Release Date: 21st March 2014
Running Time: 96 minutes
Director: Pascal Chaumeil
Starring: Pierce Brosnan, Imogen Poots, Aaron Paul, Toni Colette, Rosamund Pike
You’re standing on the edge of a building; mists swirling around you, with only the sound of the traffic far below – you are the loneliest person alive right now. That is, until the next in line speaks up from the shadows. Welcome to Topper’s House – the most sought-after suicide spot in Northern London and the meeting point for four of the most insipid characters ever brought to life on the big screen.
Based on Nick Hornby’s novel, A Long Way Down is the story of four very different would-be jumpers who are (un)fortunate enough to cross paths at the precipice of this morbid landmark moments before the clocks chime and they are forced, unwilling, into a new year (note to self: do not attempt to leap from an infamous suicide locale on the most popular night of the year – you will only incur foot traffic). This ragtag bunch include: Martin (Brosnan) – an ex-daytime TV host whose marriage and family life ceased to exist the moment he slept with a 15 year girl (he didn’t know she was underage, they never do) who, having lost his job and done his time for said paedophilia, decides the only way out of the spotlight is down; Maureen (Collette) – the quiet, mousy one of the group whom the rest assume is simply lonely and therefore suicidal, but may be hiding another (completely nonsensical) reason for dying; JJ (Paul) – the token Yank of the four, he’s a young, handsome singer/pizza delivery boy, a man of few words (thankfully) who claims cancer has rung the final bell, and Jess (Poots) – the emotionally-unstable, stereotypical blonde youngster with a family tragedy to blame and daddy issues to boot. Once assembled, the one-dimensional characters quickly decide it must be fate and back a hasty retreat to lower ground, where they promptly embark on the 21st Century pursuit of fame in the face of adversity (ie, splashing their ‘incredible’ recovery story all over the pages of the tabloids). Needless to say, this doesn’t end well.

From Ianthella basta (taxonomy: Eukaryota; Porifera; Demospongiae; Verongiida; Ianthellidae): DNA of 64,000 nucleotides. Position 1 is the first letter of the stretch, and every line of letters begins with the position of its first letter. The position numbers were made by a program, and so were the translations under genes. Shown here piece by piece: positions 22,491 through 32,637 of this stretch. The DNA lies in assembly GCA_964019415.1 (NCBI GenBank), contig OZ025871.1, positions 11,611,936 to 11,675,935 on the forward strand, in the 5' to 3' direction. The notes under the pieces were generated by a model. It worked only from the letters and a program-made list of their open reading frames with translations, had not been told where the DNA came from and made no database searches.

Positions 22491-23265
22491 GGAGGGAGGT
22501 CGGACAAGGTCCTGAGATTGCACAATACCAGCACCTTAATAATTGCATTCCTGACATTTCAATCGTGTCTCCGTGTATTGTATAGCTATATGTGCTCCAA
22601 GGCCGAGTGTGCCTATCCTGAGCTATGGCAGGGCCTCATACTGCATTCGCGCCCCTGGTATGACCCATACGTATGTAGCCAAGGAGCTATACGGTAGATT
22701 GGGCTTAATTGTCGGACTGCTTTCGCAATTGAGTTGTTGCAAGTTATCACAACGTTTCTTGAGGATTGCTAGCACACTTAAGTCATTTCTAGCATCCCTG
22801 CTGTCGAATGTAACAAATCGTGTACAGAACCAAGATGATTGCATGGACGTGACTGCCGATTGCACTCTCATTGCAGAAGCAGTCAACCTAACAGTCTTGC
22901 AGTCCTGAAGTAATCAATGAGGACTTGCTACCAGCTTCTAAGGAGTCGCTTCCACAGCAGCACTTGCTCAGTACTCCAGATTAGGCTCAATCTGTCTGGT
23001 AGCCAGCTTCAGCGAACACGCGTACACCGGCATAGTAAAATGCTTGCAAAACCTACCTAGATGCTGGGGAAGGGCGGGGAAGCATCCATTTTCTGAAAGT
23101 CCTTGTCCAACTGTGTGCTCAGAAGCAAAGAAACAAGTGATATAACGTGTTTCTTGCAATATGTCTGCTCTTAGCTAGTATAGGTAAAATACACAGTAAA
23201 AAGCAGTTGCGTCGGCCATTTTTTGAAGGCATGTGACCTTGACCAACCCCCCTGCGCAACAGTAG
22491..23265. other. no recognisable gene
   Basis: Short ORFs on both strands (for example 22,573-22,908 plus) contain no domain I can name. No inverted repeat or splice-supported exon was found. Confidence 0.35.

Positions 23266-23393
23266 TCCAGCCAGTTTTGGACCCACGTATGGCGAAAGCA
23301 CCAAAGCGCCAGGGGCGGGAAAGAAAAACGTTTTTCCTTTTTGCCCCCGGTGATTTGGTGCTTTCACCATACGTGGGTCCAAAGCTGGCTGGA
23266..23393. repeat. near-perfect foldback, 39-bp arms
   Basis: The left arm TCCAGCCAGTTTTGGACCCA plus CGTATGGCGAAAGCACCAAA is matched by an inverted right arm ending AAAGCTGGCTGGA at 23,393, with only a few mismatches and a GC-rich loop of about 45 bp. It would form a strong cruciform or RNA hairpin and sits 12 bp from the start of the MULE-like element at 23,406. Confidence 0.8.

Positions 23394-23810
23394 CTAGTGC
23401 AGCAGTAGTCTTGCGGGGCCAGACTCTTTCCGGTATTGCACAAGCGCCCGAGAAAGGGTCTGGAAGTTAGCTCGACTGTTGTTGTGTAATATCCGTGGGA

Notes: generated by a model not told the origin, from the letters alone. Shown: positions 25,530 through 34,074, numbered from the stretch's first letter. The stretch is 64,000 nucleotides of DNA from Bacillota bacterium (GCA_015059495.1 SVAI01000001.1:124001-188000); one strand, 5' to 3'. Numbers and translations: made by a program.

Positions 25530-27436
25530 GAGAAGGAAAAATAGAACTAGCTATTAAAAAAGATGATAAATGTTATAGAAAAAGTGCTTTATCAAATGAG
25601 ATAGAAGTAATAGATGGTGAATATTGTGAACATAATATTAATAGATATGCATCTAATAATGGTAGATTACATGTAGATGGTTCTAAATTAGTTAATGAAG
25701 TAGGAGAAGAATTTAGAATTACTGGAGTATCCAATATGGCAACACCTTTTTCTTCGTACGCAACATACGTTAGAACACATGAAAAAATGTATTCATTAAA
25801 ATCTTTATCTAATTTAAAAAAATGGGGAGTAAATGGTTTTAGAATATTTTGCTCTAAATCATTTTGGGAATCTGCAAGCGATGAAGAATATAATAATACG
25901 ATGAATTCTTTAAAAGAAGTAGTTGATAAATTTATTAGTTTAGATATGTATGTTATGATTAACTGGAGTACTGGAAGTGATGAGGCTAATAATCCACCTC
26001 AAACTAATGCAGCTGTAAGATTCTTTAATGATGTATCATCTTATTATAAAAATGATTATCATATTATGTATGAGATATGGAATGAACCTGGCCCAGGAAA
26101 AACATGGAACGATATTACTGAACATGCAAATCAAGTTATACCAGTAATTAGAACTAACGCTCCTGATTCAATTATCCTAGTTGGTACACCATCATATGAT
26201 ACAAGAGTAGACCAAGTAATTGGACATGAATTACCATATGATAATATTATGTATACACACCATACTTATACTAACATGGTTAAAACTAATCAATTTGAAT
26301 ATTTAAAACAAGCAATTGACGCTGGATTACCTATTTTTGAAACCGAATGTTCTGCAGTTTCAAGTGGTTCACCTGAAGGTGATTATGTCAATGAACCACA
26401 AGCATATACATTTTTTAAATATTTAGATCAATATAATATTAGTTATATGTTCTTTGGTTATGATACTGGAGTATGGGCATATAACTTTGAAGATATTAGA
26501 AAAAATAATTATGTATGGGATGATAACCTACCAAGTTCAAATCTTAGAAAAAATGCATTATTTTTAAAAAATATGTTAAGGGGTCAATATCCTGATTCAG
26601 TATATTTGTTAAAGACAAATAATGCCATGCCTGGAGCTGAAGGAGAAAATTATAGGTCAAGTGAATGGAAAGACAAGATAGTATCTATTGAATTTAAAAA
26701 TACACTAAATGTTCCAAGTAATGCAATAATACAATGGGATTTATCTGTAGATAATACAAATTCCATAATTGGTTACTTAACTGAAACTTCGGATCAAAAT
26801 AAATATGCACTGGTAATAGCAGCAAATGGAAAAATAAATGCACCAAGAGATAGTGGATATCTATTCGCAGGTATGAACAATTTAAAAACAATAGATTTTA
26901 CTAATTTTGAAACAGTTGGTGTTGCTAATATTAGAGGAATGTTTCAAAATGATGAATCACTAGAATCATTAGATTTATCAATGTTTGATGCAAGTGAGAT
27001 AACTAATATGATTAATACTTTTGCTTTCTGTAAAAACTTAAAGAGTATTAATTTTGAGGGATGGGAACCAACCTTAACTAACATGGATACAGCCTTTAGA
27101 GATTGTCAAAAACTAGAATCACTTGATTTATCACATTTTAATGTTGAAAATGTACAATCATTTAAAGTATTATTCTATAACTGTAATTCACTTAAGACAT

With only these four main characters to play with, an oddly chosen and intrusive soundtrack and irritatingly high number of close ups and fades throughout, it is safe to say A Long Way Down is not a theatrical masterpiece. What is perhaps a little surprising is to see such wooden and stilted performances from a fairly respectable cast. Brosnan brings absolutely no warmth or emotional depth to his intolerable character’s reformation; even when Martin supposedly grows closer to the group, Brosnan only succeeds in looking like an advanced robot who has just been programmed to smile. Aaron Paul (best known for the award-winning TV series, Breaking Bad) looks awkward and out of place at all times, perhaps wondering what his manager has got him into. Meanwhile Poots goes all in with her performance, which only results in you wanting to beat her in to submission.
They say it’s not the fear of death it’s the fear of dying that scares most people in those final few moments. Having spent 96 minutes dying slowly inside whilst watching A Long Way Down, I’m on the side of Death – the end could not come quickly enough.